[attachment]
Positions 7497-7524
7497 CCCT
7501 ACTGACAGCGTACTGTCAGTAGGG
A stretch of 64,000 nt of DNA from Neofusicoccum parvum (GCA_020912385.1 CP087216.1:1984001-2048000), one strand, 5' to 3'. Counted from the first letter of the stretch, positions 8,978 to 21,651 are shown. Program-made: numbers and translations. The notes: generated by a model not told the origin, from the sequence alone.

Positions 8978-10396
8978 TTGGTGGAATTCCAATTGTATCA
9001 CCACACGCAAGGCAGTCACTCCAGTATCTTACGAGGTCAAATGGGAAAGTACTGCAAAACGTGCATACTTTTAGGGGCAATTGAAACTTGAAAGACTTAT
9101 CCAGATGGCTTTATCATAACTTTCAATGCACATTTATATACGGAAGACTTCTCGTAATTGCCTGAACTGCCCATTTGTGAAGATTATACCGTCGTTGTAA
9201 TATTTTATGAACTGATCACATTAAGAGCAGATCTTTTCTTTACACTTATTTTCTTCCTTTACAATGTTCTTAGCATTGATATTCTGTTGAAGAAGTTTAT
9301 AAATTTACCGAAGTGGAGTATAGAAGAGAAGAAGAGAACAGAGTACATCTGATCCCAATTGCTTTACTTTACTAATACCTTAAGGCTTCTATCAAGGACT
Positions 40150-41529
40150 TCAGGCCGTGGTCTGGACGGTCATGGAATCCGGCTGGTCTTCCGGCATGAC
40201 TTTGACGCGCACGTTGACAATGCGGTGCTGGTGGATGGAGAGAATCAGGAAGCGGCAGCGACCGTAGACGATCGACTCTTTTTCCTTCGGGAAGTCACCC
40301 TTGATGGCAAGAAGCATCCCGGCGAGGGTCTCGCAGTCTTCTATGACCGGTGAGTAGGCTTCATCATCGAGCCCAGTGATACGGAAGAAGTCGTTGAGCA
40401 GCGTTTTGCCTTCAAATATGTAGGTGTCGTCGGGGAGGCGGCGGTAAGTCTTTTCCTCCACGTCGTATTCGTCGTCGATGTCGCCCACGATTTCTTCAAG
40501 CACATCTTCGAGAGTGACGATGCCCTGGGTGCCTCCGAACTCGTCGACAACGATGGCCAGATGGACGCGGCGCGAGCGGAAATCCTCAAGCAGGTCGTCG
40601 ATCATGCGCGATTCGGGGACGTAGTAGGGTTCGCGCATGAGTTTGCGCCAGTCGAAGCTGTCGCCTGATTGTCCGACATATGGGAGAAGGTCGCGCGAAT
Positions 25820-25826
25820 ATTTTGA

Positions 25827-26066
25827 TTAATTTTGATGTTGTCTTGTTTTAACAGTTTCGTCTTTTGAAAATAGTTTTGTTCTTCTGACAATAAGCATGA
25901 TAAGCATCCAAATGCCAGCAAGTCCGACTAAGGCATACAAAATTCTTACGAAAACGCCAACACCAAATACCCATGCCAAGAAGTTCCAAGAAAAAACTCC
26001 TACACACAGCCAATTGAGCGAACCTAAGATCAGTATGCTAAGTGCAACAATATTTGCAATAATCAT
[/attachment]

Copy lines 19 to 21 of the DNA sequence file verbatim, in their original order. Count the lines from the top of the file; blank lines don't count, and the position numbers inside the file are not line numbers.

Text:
25820 ATTTTGA

Positions 25827-26066
25827 TTAATTTTGATGTTGTCTTGTTTTAACAGTTTCGTCTTTTGAAAATAGTTTTGTTCTTCTGACAATAAGCATGA